By Mark Wilberforce, Michele Abendstern, Saqba Batool, Jennifer Boland, David Challis, John Christian, Jane Hughes, Phil Kinder, Paul Lake-Jones, Manoj Mistry, Rosa Pitts and Doreen Roberts. (2020)
British Journal of Social Work, 50(5), pp. 1324-1344.
Review written by Dr David Wilkins
What question does this study focus on?
This paper explores what service users most and least value about mental health social workers.
How did they study it?
The study involved participants (n=144 from five different English regions) reading a series of case studies and selecting their most and least preferred outcomes for each one. The study was co-produced by a mixed team of academics, people with experience of mental health services and carers. Through a process of discussion, shortlisting and piloting, these case studies were designed to invoke ten social work attributes, as follows:
The social worker…
- Thinks about my whole life, not just my illness
- Protects my rights and entitlements
- Is non-judgemental
- Arranges access to other services
- Looks carefully for signs of abuse and neglect
- Understands why people become vulnerable
- Suggests different ways of helping me, and does not concentrate on medication alone
- Is a reliable and continuous point of contact
- Understands how people’s difficulties can vary from time-to-time
- Is compassionate
Each time one of these attributes was selected as ‘best’, it scored one point. Each time it was selected as ‘worst’, it scored one minus point. As each attribute appeared six times in the case studies, this means for each participant the attributes could score between -6 (chosen as the worst attribute every time) and +6 (chose as the best attribute every time).
What did they find?
The overall results indicated that participants ranked attribute 8 most positively, and attribute 4 least positively (see table for the full ranking). Some of the attributes, such as numbers 2 and 5, appeared to divide opinion, with some participants viewing them very positively, and others very negatively.
|1||Is a reliable and continuous point of contact|
|2||Thinks about my whole life, not just my illness|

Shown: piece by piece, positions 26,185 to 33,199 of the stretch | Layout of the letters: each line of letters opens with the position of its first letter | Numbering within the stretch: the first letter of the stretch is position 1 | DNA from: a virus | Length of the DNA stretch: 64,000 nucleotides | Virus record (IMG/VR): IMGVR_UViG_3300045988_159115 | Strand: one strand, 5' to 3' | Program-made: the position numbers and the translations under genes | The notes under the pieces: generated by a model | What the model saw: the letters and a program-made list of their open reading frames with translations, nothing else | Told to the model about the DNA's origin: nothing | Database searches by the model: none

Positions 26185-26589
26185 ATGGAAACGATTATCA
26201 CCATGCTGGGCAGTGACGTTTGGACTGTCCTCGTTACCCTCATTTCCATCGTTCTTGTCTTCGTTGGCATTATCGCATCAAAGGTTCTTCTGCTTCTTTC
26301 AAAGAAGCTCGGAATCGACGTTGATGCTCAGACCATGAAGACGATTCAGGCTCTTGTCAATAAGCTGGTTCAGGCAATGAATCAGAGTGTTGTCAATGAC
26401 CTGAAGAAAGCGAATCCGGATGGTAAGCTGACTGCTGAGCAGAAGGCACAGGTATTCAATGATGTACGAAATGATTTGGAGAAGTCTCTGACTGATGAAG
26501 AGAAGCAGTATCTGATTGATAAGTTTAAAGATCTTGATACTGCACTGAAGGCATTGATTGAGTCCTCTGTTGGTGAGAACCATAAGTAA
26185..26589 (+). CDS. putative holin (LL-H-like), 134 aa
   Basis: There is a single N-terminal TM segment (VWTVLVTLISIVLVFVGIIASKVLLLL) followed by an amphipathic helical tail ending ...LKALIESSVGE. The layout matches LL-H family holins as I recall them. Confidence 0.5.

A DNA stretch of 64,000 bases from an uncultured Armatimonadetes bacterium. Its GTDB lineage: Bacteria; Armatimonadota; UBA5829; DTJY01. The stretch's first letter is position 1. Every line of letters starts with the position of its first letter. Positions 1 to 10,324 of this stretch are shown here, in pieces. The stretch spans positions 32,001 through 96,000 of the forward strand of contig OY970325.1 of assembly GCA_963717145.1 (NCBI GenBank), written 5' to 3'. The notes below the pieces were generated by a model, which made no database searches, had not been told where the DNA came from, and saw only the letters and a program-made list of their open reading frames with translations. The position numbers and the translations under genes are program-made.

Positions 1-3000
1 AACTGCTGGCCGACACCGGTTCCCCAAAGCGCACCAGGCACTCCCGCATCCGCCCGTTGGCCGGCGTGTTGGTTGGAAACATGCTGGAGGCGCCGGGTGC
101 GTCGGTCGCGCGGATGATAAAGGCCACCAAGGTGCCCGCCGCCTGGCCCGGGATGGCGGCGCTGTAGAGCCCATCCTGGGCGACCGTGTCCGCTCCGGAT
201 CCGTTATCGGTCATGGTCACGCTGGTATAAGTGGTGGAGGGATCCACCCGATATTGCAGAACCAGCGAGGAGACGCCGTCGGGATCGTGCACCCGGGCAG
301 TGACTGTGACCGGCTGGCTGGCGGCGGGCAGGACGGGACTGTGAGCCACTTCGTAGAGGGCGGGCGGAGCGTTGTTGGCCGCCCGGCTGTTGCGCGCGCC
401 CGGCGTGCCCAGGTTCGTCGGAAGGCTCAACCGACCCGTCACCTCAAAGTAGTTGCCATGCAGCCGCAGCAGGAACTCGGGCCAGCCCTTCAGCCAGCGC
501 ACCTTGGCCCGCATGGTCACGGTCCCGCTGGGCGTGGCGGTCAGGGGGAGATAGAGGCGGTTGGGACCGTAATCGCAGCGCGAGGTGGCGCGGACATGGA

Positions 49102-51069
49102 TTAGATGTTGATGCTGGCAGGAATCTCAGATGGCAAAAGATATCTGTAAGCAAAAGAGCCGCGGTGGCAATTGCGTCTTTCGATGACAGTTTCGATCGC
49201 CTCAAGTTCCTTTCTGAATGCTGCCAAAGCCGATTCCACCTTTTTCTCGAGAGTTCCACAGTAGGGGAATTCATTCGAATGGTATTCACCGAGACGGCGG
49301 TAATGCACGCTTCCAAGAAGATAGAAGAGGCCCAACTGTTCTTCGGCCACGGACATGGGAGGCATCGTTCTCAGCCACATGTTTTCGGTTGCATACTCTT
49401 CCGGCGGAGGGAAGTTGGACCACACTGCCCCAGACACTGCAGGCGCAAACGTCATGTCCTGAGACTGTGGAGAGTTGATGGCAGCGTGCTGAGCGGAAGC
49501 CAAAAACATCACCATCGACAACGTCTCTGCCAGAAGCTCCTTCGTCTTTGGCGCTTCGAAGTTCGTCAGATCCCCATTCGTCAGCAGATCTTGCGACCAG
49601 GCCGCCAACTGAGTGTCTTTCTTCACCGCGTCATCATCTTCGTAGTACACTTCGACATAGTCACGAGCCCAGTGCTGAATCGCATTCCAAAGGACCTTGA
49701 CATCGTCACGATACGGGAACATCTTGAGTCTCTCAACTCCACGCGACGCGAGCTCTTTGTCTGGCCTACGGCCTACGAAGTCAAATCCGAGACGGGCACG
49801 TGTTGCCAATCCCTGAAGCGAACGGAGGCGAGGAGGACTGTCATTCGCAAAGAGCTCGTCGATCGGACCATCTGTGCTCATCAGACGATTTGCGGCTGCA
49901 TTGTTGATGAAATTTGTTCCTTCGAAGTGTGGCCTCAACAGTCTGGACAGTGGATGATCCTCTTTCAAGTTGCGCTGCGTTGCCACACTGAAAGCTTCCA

|3||Suggests different ways of helping me, and does not concentrate on medication alone|
|4||Understands how people’s difficulties can vary from time-to-time|
|5||Looks carefully for signs of abuse and neglect|
|6||Protects my rights and entitlements|
|= 7||Is non-judgemental|
|Understands why people become vulnerable|
|9||Arranges access to other services|
What are the implications?
As noted in the article, the overring concern of participants was for social workers to be a reliable and continuous point of contact, and this was true irrespective of the individual characteristics and experiences of the service user. This suggests that services as a whole need to pay close attention to the importance of maintaining relationship-continuity, and not expect service users to form and re-form relationships with different workers unnecessarily. The second most important attribute was paying attention to the service user’s whole life, not just their illness. This highlights the continuing significance of the social model of mental health – seeing and understanding people in context, not as a set of symptoms. It also reflects the important contribution that social workers can make for people with mental health difficulties, not simply as care coordinators, but as reliable people with whom they can form an holistic relationship.
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